is proof. (Note that the link is to a CD that contains contains bonus material. The first five tracks comprise the original album.) There's also a live recording that he did with George Duke that is quite good.
Some Ponty stuff did hit me as cheez whiz... haven't kept up with what he's doing. He's obviously a big talent and he's recorded things that can't rationally be described as pop or fusion. The MPS releases are generally pretty solid and his work on the 1970 World Pacific/Liberty release (King Kong) demonstrates what he can do w/ FZ material, (even Downbeat had sense enough to recognize that this stuff had compositional weight on par w/ Charles Mingus or Oliver Nelson).
And yes you should read recommendations to avoid hearing avant garde noise makers or that f word music, (whatever that is)... if you're not careful you might learn something ... be sure to keep those training wheels on!
"even Downbeat had sense enough to recognize that this stuff had compositional weight on par w/ Charles Mingus"
After reading this statement in your post, this episode came to mind. BTW, I bet Mingus was long dead when DB wrote that nonsense.
Ric Sanders of Fairport Convention and the Ric Sanders Group, really a jazz violinist at heart but has a style that defies all categorization. Really the finest
violinist/composer of anyone on this list.
If you don't like Jean Luc Ponty that's fine. To each his own. All JLP's recordings have not been great. But some of his recordings and live performances of those recordings have been nothing short of amazing. If you haven't witnessed it, you might not be able to relate to what I'm saying. Even though I am primarily a jazz fan Jean Luc cannot be categorized as a jazz violinist. He definitely plays a fusion of many musical sytles and my favorite work from him is from past years. I've seem him around the country many times and his shows have always been electrifying and ultimately "great." He is a virutoso composer and musician. Not even the greatest musicians and artist were great all the time on every recording.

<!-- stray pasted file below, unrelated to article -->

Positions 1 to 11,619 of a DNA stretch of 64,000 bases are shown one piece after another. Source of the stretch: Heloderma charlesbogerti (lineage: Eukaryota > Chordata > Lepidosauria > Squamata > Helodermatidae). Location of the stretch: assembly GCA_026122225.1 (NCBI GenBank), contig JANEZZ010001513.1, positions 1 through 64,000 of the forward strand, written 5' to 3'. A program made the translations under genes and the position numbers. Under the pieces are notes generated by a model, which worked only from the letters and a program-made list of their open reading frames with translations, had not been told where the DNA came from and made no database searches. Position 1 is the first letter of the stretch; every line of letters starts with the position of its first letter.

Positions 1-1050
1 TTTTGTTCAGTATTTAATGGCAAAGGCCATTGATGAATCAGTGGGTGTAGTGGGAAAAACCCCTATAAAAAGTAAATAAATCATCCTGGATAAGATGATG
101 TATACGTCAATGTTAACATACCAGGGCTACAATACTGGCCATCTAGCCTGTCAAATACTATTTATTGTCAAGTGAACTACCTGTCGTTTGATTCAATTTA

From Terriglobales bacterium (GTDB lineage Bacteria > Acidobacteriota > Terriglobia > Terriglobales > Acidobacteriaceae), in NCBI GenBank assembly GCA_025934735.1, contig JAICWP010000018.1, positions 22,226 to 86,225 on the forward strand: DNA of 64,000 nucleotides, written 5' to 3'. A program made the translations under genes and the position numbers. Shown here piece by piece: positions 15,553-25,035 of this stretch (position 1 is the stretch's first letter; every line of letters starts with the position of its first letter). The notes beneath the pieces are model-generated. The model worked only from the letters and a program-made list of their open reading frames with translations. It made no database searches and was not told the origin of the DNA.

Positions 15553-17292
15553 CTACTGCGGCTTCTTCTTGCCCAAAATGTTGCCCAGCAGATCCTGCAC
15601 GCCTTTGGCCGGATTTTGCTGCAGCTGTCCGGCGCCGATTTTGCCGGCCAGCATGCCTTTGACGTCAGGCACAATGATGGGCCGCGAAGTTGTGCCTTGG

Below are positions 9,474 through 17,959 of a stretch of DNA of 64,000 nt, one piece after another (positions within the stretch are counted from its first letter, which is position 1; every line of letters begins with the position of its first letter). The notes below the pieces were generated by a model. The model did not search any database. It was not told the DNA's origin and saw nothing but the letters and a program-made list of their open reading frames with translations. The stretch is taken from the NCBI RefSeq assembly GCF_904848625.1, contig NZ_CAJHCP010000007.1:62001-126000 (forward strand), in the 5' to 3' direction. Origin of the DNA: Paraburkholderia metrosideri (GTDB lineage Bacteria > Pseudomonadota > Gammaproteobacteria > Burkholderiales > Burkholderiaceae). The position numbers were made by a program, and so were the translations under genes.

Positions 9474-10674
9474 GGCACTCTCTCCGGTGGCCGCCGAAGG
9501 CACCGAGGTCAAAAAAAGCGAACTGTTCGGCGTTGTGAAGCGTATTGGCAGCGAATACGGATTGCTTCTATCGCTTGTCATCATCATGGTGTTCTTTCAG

"Even though I am primarily a jazz fan Jean Luc cannot be categorized as a jazz violinist"
Which is my point exactly. I am sure he is great, just not a Jazz great.
Rok2id, who said Jean Luc Ponty was a jazz great?
"Rok2id, who said Jean Luc Ponty was a jazz great?"
No one did. I just stated that he was not a Jazz great. Given the direction and subject of the thread, confusion on this point would have been understandable.
Minor house cleaning detour:
Validity or cultural impact is not determined by what got printed in Downbeat. That said I was surprised to find that during the early and mid 70's the rag was regularly putting Zappa on a pedestal, (Bongo Fury was an exception)... turns out they were right about his stature as a composer and i was too dumb to know it.
Mingus Died in 79'... and a poorly informed highly opinionated A'goner trekkie loses a bet, whoo-hoo.
Words like Jazz, Free Jazz, Avant Garde and Fusion don't really have much descriptive value and often get used by the weak minded to reinforce preconceptions and prejudices. No way am i gonna' play, this is jazz... this isn't jazz, but it's obvious that some of us haven't really listened to Ponty's Sunday Walk (1967) or some of his other early releases.